Free Bandwidth Monitors and Meters
Track Your Internet or Network Data Transfers
Free Internet/Network Bandwidth Monitors and Meters
This page lists free tools that let you monitor how much data you're transferring through your computer/network. It is mainly for people who use Internet Service Providers (ISPs) that charge according to how much data you transfer per month. For example, at the time this was written, a US ISP, Comcast, allows its users 250 GB of data traffic per month. Those that exceed that amount of traffic will have to pay for the excess data transferred. The utilities on this page are primarily meant for those who want to monitor their Internet usage, for example, to make sure that they don't exceed the traffic limit or to make sure that their ISP is not overcharging them.
(There is also a tool on this page that measures time spent connected on a dial-up connection, for those who need that sort of monitor.)
There are 3 major categories of free Internet bandwidth monitor/meters listed this page: software that you install on a single computer, and those that you flash into your router's firmware.
For those who use a single computer to connect to the Internet, a standalone tool for a single computer is probably adequate.
Those who have many computers in the home connected to the Internet through a single router won't find those single computer software tools very useful, since it will only monitor network activity on the computer you install it on. In fact, even if you only have a computer, but also have other devices that connect to the Internet like an Xbox360, you will need to monitor bandwidth usage some other way.
For such people, the replacement router firmware listed on this page may be relevant. They are meant to replace your existing router's firmware (which you do at your own risk, of course) so that the router can track the total bandwidth usage in the network. This way, you will hopefully get a better picture of how much Internet bandwidth your entire household is using. (Note: it's also possible that your existing router already has some sort of monitoring facility, so don't dash out to replace its firmware without first checking its existing features.) But of course, you can also easily damage your router this way, "bricking" it (rendering it useless), so look before you leap.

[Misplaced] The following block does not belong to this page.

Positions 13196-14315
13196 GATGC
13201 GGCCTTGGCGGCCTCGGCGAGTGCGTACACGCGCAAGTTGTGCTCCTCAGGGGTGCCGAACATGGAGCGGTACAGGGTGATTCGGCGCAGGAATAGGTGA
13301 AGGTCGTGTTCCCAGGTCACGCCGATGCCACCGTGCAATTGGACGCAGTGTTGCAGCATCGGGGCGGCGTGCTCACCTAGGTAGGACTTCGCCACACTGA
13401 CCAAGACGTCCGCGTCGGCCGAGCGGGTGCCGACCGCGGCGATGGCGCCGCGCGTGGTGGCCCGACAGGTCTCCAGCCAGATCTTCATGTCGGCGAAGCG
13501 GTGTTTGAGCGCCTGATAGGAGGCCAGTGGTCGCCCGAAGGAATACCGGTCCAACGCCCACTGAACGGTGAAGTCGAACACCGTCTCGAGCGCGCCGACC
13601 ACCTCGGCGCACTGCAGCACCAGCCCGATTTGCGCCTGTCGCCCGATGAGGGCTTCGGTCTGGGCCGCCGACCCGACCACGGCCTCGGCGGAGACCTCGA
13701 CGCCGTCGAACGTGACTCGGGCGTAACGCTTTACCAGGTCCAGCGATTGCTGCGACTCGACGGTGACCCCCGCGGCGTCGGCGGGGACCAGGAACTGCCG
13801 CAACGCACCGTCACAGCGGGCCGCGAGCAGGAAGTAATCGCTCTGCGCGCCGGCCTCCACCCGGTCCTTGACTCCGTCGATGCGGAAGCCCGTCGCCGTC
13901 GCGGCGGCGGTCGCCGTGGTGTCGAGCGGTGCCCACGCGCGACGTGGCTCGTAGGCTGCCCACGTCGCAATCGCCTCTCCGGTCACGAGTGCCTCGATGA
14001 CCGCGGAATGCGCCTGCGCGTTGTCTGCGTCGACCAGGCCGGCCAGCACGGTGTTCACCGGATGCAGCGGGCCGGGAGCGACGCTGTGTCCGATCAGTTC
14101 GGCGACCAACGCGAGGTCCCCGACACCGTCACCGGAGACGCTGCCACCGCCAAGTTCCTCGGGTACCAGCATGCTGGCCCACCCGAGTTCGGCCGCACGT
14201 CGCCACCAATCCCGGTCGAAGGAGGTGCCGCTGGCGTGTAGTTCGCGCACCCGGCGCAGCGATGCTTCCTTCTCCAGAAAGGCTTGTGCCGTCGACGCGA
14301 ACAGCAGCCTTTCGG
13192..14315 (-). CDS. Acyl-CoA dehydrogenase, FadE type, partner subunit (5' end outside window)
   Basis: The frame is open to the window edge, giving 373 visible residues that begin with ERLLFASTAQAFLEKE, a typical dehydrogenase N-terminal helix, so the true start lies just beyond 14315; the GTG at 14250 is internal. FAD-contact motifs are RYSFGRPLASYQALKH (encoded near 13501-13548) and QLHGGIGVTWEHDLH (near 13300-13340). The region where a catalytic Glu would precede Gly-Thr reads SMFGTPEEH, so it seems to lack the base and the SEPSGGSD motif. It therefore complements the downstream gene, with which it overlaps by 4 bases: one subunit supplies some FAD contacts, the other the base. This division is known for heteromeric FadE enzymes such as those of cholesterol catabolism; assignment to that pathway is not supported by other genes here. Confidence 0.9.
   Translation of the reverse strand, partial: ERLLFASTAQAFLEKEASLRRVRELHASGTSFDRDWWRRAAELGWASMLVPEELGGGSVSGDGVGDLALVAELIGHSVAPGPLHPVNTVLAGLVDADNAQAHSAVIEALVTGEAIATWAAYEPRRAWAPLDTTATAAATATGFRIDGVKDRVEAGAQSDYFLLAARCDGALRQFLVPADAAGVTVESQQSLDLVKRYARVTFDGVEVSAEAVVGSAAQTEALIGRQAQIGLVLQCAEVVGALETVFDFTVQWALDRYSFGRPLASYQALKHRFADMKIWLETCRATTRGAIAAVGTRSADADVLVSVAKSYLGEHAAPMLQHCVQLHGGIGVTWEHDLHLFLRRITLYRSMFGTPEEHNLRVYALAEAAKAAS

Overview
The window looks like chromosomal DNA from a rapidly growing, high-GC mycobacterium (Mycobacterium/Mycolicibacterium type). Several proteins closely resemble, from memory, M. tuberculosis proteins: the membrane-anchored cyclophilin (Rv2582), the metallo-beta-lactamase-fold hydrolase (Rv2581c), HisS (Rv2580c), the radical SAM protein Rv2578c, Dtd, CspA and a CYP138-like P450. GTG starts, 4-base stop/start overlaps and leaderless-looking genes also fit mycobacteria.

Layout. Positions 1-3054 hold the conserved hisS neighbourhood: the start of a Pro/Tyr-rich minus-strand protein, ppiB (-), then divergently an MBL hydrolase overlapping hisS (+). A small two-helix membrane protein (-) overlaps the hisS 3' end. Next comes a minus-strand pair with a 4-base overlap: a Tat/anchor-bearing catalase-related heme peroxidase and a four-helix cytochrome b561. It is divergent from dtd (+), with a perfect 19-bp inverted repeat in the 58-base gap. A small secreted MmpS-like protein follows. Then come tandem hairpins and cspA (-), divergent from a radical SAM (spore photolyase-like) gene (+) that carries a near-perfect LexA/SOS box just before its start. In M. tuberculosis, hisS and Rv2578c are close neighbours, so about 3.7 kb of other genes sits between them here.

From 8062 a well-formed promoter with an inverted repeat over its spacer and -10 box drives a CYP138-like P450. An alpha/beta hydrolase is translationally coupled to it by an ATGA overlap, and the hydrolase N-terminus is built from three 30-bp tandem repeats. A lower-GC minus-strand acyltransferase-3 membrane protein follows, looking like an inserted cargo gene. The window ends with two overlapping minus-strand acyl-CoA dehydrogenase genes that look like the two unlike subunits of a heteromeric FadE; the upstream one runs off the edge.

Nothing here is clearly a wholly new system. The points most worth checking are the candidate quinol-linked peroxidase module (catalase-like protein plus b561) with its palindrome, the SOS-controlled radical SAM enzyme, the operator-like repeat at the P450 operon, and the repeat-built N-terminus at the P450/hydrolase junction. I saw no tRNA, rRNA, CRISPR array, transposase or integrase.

If you have a spare PC lying around in the house, I also list software that can turn that PC into a dedicated firewall/router complete with monitoring facilities. You can then connect your other PCs in your network to this one and use it as a gateway to the Internet.
- NetWorx (Windows)
This program monitors your bandwidth usage and speed either across all your network connections, or on a specific network adapter. Reports can either be viewed on your computer, or exported as an Excel file, a Word file or an HTML file. It works with dial-up connections (PPP), Ethernet cards, ADSL, cable, etc. You can also set it to alert you if your bandwidth usage exceeds a certain amount, or if your network connection is down. The software comes with various network tools, like ping, traceroute and netstat.
- NetMeter Evo (Windows)
NetMeter is a network monitor for Windows Vista and later versions of Windows that shows your upload and download speeds in a graph window.
- ibmonitor: Interactive Bandwidth Monitor (Linux)
This is an interactive console application that monitors and displays the bandwidth consumed and data transferred on all network interfaces (eg web traffic, email traffic, ping, and so on). It breaks down the amount of bandwidth consumed on each interface by the amount received, amount transferred as well as the total. It also calculates things like the average bandwidth you use. This is a Linux program.
- bwmon: Linux Bandwidth Monitor (Linux)
The Linux Bandwidth Monitor, or bwmon, measures the amount of bandwidth used by you on your computer for each network interface. It uses a text user interface (via ncurses/curses). As its name implies, it's a Linux program.
- Logtime: Online Timer for Dial-Up Networking (Windows 9x/ME)
Logtime is a tool for Windows 9x/ME dial-up networking (not broadband) users to measure the time spent (warning: not data transfered) online. Update: this program has reached its end of life (ie, it is no longer maintained nor is it available).
DD-WRT is a third-pary firmware for a wide variety of routers based on a Broadcom or Atheros chip reference design that extend the functionality of those routers in a variety of ways. It is open source and released under the GNU General Public License (an open source licence). Among its features is the ability to provide you statistics on your bandwidth consumption, etc. It has a long list of supported hardware, including routers from Linksys, D-link, Netgear, and so on (too long to list here).
- Tomato Firmware
This firmware is for Broadcom-based routers like Linksys WRT54G/GL/GS and Buffalo WHR-G54S/WHR-HP-G54. Among its features is a bandwidth monitor, advanced access restrictions, raised limits on P2P connections, the ability to run custom scripts, etc. You can see a graph of your bandwidth usage, check the speed, etc.
If you're willing to set up a PC to be a dedicated gateway to the Internet for the others in your house, pfSense is a complete operating system (using FreeBSD) complete with firewall and routing software. Among its many features and extensive reporting options is the ability to monitor the network usage for all computers connected to the Internet through it.
- SmoothWall Express
This is a "security-hardened" Linux distribution designed for use as a network firewall. Included in its features is the ability to see your bandwidth usage by day, week, month, etc.
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